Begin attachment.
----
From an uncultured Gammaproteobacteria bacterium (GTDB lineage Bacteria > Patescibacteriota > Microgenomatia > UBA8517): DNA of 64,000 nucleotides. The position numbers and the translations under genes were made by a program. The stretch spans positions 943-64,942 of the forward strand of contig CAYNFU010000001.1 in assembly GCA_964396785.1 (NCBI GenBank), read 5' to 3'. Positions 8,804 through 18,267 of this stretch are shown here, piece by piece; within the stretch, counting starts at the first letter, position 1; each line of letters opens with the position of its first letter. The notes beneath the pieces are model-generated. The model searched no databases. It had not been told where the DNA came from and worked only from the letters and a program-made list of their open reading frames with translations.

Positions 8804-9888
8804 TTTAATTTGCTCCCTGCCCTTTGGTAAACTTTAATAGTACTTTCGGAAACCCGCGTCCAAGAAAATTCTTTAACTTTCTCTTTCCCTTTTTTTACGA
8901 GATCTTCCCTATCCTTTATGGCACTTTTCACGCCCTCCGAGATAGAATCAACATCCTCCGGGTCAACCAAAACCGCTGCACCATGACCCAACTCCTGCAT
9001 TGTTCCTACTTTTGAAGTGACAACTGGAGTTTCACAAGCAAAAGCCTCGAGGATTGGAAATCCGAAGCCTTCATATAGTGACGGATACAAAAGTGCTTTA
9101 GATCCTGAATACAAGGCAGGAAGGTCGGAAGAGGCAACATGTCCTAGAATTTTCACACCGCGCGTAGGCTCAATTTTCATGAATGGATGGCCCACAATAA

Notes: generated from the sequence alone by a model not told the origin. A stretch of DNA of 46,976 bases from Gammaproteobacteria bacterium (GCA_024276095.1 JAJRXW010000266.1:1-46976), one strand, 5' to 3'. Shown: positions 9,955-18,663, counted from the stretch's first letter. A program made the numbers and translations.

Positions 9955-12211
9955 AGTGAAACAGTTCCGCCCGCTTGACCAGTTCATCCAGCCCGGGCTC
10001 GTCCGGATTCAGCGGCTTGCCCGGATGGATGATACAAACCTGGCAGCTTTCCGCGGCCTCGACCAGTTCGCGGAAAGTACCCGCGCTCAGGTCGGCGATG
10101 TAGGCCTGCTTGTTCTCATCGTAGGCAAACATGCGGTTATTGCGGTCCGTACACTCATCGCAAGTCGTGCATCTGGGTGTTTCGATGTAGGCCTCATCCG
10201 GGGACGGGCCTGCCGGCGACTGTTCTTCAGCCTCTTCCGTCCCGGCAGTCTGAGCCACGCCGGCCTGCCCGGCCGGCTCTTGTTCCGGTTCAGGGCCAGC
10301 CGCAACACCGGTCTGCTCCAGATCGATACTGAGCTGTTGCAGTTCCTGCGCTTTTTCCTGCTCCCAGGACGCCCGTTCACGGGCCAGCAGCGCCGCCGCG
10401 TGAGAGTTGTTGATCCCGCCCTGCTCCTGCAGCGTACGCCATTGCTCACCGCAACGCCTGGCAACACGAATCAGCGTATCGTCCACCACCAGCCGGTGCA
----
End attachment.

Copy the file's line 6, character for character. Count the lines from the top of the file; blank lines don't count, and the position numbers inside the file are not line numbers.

9101 GATCCTGAATACAAGGCAGGAAGGTCGGAAGAGGCAACATGTCCTAGAATTTTCACACCGCGCGTAGGCTCAATTTTCATGAATGGATGGCCCACAATAA